Sin, too, played a role in illness for medieval thinkers. The fallenness of the world, originating in human sin, was in a general sense considered the source of illness (as of all dysfunction in our world). But medieval sources only very rarely mention a sick person’s particular sins or even their general sinfulness as the cause of their illness.
Demonic activity, too, might be seen as playing a role—particularly in mental illness. But even here, “mental and spiritual illnesses were attributed as much to overwork, overeating, and overindulgence in sexual activity as to climatic conditions, magic spells, and demonic possession.” Medievals were not blind to the natural causality of depression and other mental troubles. Both priests and physicians might help a troubled person, and we often find in medieval texts an acute awareness that a spiritual explanation of these psychological illnesses was not enough. The 11th-century Bishop Fulbert of Chartres, for instance, wrote that “it is a physician’s duty to offer those who are suffering from depression, insanity, or any other illness what he has learned in the exercise of his art.”
A further confusion arises from the medieval tendency—identified by Lewis and noted in other chapters of this book—to swing back and forth rapidly in their thinking between the natural and the spiritual level of reality: “pigs to angels” and back again. This held true in their explanations for the causes of things. They perceived and affirmed many levels of causality, and they were comfortable shifting back and forth between these levels depending on the audience and occasion of their writings:
“ultimate and proximate causality may be spoken of in the same breath without any distinction being made, and an intermediate (usually demonic) causality mingled in with the former two. Any one of the three may be mentioned as the cause of a particular condition, and taken by the modern reader as the author’s perceived sole cause, whereas the choice of that cause was simply determined by the author’s desire to emphasize one, with no intention of making it appear exclusive. This applies not only to considerations of madness but also, indeed even more so, to sickness generally.”
We know that demons, though a popular causality in accounts of illness, were by no means considered to be the cause of all illness. “As a general rule,” says Darrell Amundsen, “when early medieval sources mentioned direct demonic involvement, which they frequently did, the condition was clearly regarded as possession, whether accompanied by sickness or not.” Furthermore, many venerated saints experienced frequent and terrible illness – indeed “seemed to gain a high degree of sanctity through their sicknesses”—a fact inconsistent in medieval thinking with demonic causality.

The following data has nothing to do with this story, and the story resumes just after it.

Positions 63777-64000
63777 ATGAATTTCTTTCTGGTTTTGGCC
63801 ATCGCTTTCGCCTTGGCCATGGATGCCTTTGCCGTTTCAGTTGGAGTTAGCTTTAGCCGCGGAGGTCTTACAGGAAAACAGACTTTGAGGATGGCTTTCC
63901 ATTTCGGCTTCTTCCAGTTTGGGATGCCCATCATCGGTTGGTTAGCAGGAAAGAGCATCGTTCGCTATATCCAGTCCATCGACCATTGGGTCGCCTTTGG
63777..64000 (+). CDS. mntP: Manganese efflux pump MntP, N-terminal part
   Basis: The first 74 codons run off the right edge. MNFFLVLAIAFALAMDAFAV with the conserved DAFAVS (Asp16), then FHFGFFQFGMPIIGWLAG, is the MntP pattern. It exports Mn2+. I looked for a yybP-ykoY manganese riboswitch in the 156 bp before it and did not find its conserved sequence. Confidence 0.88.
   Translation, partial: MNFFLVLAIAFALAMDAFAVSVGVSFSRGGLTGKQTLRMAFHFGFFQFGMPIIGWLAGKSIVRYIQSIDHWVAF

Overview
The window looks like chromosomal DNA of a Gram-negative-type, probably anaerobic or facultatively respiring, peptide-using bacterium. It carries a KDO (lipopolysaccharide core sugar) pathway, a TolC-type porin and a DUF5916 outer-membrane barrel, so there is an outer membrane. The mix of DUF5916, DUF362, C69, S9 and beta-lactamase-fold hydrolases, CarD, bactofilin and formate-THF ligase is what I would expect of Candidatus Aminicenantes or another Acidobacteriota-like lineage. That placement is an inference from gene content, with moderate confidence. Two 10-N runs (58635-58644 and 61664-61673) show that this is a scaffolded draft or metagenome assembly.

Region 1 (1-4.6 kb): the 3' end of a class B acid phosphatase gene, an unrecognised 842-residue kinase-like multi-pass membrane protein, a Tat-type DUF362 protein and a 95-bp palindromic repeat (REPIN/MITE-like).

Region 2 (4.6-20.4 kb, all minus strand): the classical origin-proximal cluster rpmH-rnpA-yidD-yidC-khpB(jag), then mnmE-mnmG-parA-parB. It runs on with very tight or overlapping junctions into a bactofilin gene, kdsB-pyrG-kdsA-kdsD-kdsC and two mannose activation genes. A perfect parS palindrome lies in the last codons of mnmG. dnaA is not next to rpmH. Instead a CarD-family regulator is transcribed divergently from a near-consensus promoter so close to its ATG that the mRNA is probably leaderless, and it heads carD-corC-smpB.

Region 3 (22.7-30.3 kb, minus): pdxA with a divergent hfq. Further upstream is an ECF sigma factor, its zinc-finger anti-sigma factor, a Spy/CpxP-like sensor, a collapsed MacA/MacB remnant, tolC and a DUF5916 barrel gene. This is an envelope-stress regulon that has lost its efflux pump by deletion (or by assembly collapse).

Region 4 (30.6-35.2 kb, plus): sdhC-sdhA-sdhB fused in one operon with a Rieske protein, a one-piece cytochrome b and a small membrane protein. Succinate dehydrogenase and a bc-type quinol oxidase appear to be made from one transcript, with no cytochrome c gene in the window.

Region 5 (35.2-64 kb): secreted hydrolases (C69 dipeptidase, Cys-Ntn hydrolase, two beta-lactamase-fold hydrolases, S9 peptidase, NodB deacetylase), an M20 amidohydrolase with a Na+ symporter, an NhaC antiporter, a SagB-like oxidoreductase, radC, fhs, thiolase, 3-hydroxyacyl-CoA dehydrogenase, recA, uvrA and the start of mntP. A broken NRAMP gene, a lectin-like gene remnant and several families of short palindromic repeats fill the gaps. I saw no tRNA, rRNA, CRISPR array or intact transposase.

So, medievals understood illness to have multiple causes, natural and spiritual, and they almost never pointed to an individual’s sins as one of those causes. Where the spiritual dimension of illness came most to the fore in monastic healthcare was in preparing a patient for death. Risse explains what that looked like: “Periodic visits to the sick by members continued. Some brethren remained with the dying inmate throughout the day and night, praying and reading from the Scriptures by candlelight. The point of this vigil was to ensure ‘proper passing’; nobody should be left to die alone. If death became imminent, the whole monastic community was summoned and the monks congregated around the sick on both sides of the bed [wonderful detail] alternately to pray and sing, using music to ‘unbind’ the pain and thus provide the departing with spiritual nourishment for the journey to the beyond. Death was usually announced by the clapping of boards or ringing of bells, with burial in the monastic cemetery after elaborate funeral ceremonies. The deceased monk’s name and date of death were inscribed in a memorial book, and he was henceforth included in all intercessionary prayers.”
 Guenter B. Risse, Mending Bodies, Saving Souls: A History of Hospitals (Oxford University Press, 1999), 94.
 Risse, 100.
 Risse, 103.
 Lewis, Problem of Pain.
 Amundsen, 187, quoting Jerome Kroll.
 Fulbert quoted in Amundsen, 187.
 Amundsen, 186 – 7.
 (Risse, 105)
- From poorhouse to hospital – a medieval development (gratefultothedead.wordpress.com)